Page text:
DISCLAIMER: We would like to mention that this video is created for educational purposes only and is not intended to substitute a professional diagnosis. If you suspect you may have body dysmorphic disorder or any mental health condition, we highly advise you to seek help from a qualified mental health professional. We would also like to warn that the following content deals with sensitive topics surrounding ED and may be triggering to some audiences. If you feel uncomfortable about this subject, you may want to stop and watch another video instead.
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Anxiety and Depression Association of America. (2021). Body dysmorphic disorder (BDD): Anxiety and Depression Association of America, ADAA. Body Dysmorphic Disorder (BDD) | Anxiety and Depression Association of America, ADAA. Retrieved from adaa.org/understanding-anxiety/body-dysmorphic-disorder
Better Health Channel. (2022). Body dysmorphic disorder (BDD). Body dysmorphic disorder (BDD) – Better Health Channel. Retrieved March 3, 2022, from www.betterhealth.vic.gov.au/health/conditionsandtreatments/body-dysmorphic-disorder-bdd
Bjornsson, A. S., Didie, E. R., & Phillips, K. A. (2010). Body dysmorphic disorder. Dialogues in clinical neuroscience, 12(2), 221–232. doi.org/10.31887/DCNS.2010.12.2/abjornsson
Cleveland Clinic Medical Staff. (2020, October 14). Body dysmorphic disorder: Symptoms, causes, diagnosis, treatments. Cleveland Clinic. Retrieved from my.clevelandclinic.org/health/diseases/9888-body-dysmorphic-disorder
John Hopkins. (2021). Body dysmorphic disorder. Johns Hopkins Medicine. Retrieved from www.hopkinsmedicine.org/health/conditions-and-diseases/body-dysmorphic-disorder
Depression – How to Deal With It
If you’re experiencing depression, you may be wondering how to deal with it. If so, there are a number of ways to treat it. First, you should talk to a trusted family member about your feelings. Secondly, you should try to make friends. A person’s support can be invaluable in dealing with depression. You should also try to do nice things for other people. Although depression may feel overwhelming, it will eventually pass. Ultimately, you must stay focused on your recovery.
Although many factors can cause depression, the most important thing to do is get a proper diagnosis from a mental health provider. Depression may occur along with other medical conditions, and it is best to seek treatment as soon as possible. A mental health professional can make the diagnosis and discuss the various options available. A physician can also recommend treatment based on the individual’s symptoms. The right treatment can lead to a full recovery. So, how do you get a depression diagnosis?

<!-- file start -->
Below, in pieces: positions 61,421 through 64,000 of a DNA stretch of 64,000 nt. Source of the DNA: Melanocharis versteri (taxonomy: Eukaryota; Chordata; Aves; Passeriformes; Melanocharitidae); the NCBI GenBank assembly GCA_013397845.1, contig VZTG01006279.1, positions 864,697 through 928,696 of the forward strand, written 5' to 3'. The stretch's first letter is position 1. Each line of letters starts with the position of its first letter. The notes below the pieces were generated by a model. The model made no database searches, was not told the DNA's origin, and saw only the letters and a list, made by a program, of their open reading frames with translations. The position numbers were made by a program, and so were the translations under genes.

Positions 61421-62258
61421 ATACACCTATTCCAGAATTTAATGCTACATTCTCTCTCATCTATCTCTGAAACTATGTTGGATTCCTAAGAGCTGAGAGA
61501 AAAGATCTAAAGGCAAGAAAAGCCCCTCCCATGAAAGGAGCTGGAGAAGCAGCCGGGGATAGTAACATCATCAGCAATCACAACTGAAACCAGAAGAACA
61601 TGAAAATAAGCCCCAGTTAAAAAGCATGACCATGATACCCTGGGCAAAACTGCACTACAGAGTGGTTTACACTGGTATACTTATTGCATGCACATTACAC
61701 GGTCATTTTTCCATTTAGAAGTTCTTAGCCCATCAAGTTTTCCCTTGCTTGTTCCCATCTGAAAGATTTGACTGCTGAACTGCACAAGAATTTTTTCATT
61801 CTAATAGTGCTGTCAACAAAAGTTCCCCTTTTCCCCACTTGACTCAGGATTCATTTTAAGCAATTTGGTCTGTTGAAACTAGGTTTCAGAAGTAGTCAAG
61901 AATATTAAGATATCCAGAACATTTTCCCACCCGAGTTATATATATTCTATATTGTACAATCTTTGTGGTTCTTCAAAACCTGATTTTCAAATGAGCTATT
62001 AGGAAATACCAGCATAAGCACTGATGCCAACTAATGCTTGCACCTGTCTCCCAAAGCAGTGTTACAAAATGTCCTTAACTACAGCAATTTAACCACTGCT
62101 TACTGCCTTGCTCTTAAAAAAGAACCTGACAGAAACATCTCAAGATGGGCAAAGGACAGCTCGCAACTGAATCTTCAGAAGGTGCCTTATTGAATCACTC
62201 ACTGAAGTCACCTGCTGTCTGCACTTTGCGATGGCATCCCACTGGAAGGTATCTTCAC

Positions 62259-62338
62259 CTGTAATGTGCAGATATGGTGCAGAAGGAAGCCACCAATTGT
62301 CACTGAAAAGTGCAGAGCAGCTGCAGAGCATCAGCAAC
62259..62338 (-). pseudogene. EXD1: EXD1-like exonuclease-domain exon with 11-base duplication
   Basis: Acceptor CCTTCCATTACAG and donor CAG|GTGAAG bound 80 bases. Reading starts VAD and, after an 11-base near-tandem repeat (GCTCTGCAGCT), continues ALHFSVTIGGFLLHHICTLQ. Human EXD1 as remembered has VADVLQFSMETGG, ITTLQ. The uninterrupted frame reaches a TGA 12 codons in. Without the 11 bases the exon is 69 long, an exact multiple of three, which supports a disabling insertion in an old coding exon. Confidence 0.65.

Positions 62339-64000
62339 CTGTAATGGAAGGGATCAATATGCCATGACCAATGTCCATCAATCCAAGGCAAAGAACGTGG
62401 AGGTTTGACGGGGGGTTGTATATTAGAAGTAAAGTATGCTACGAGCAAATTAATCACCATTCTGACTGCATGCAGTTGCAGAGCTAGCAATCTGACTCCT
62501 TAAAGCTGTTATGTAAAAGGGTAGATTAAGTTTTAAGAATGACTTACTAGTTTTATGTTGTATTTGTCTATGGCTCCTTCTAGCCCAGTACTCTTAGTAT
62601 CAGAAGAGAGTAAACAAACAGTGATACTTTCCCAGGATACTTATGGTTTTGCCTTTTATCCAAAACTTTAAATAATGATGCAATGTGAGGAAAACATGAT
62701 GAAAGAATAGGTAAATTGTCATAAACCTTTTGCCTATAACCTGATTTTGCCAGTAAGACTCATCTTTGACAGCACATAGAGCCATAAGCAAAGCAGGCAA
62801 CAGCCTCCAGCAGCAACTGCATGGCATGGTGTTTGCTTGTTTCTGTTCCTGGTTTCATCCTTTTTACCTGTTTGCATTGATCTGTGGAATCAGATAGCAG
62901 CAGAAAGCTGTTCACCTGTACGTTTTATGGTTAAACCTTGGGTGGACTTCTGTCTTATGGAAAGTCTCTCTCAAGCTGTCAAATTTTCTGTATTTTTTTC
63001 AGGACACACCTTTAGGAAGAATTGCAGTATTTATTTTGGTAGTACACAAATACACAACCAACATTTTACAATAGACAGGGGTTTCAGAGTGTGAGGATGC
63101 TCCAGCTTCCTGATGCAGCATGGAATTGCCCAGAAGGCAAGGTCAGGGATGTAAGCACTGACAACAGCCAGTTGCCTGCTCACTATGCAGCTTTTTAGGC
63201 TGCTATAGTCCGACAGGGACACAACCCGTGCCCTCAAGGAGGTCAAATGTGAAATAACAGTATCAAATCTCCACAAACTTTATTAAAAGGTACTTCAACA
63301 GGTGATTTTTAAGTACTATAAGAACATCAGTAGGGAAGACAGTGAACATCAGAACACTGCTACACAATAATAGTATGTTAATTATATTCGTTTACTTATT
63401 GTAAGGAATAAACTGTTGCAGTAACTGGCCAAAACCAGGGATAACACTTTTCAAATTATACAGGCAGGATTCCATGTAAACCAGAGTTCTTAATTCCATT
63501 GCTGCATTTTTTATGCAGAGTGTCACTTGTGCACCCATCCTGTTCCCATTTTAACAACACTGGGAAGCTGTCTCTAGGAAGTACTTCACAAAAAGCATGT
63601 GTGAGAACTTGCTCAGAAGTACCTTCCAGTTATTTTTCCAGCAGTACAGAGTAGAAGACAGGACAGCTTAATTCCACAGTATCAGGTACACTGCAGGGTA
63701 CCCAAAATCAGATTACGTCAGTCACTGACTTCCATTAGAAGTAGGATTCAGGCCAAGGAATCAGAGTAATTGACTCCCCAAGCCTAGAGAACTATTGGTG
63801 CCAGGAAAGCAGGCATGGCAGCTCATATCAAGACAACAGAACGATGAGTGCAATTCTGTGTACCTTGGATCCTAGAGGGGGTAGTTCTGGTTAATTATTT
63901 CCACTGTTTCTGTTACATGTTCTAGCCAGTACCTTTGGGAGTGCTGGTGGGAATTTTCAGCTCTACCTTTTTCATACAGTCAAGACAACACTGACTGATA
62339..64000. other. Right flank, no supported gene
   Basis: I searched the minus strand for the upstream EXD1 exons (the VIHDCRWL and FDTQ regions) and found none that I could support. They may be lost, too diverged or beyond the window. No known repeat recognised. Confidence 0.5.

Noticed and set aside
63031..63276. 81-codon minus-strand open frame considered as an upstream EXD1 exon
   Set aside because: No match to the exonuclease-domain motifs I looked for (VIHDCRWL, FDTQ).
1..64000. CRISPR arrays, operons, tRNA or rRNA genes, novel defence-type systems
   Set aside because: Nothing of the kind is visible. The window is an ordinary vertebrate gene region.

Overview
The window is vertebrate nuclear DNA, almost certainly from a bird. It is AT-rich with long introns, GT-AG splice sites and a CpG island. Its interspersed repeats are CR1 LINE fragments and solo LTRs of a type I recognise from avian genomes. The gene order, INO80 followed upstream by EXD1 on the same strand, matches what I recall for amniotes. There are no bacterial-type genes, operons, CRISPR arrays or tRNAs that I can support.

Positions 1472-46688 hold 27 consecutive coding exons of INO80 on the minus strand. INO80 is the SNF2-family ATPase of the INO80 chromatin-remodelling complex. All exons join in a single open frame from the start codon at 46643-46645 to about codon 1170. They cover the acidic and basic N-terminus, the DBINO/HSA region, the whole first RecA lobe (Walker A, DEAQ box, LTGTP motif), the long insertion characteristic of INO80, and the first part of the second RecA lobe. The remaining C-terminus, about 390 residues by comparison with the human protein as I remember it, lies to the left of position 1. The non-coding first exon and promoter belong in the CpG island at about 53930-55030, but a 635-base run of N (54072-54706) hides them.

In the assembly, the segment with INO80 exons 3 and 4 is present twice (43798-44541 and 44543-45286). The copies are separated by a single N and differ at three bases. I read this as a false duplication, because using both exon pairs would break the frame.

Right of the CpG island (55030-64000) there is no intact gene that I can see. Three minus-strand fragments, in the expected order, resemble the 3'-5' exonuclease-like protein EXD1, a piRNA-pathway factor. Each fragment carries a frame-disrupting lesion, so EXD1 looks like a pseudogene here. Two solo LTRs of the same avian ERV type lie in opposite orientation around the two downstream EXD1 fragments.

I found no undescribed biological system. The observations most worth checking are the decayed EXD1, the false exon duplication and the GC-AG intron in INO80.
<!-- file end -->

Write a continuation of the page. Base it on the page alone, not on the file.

A doctor will ask about the symptoms and family history to help make the diagnosis. After confirming that the symptoms are due to depression, a doctor may recommend medication to treat it. Medical tests can help rule out other illnesses, such as thyroid or vitamin D deficiency. A doctor can also refer you to specialists for further treatment. A doctor can treat depression using psychotherapy or prescription medication, depending on the severity of the symptoms and the patient’s needs.
Psychotherapy and medication are two of the most effective ways to treat depression. Psychotherapy uses different techniques to help people deal with the symptoms of depression, including cognitive-behavioral therapy and interpersonal therapy. Studies have shown that the combination of these treatments has a higher success rate in treating complex, severe, or prolonged depression. It is also essential to know that depression affects the entire body, not just the mental state. A doctor can diagnose depression through a physical exam.
Psychotherapy is an important part of the treatment process for major depression. It may be used in conjunction with medication, or on its own. While it may take some time to see results, it can make a big difference in the severity of symptoms. Cognitive behavioral therapy helps people identify and modify negative thought patterns, while interpersonal therapy focuses on improving relationships. These approaches can help you overcome the physical symptoms of depression. When used properly, they can make a tremendous difference in the quality of your life.
The treatment for major depression is most often given in an outpatient or office-based setting. The outpatient approach is more affordable and flexible. But each outpatient or inpatient program will have its own structure. An intensive outpatient program, for example, may last for 30 days and require five to eight hours per day. It is essential to seek help for depression as soon as possible. You can find a qualified therapist through a referral from your primary care doctor.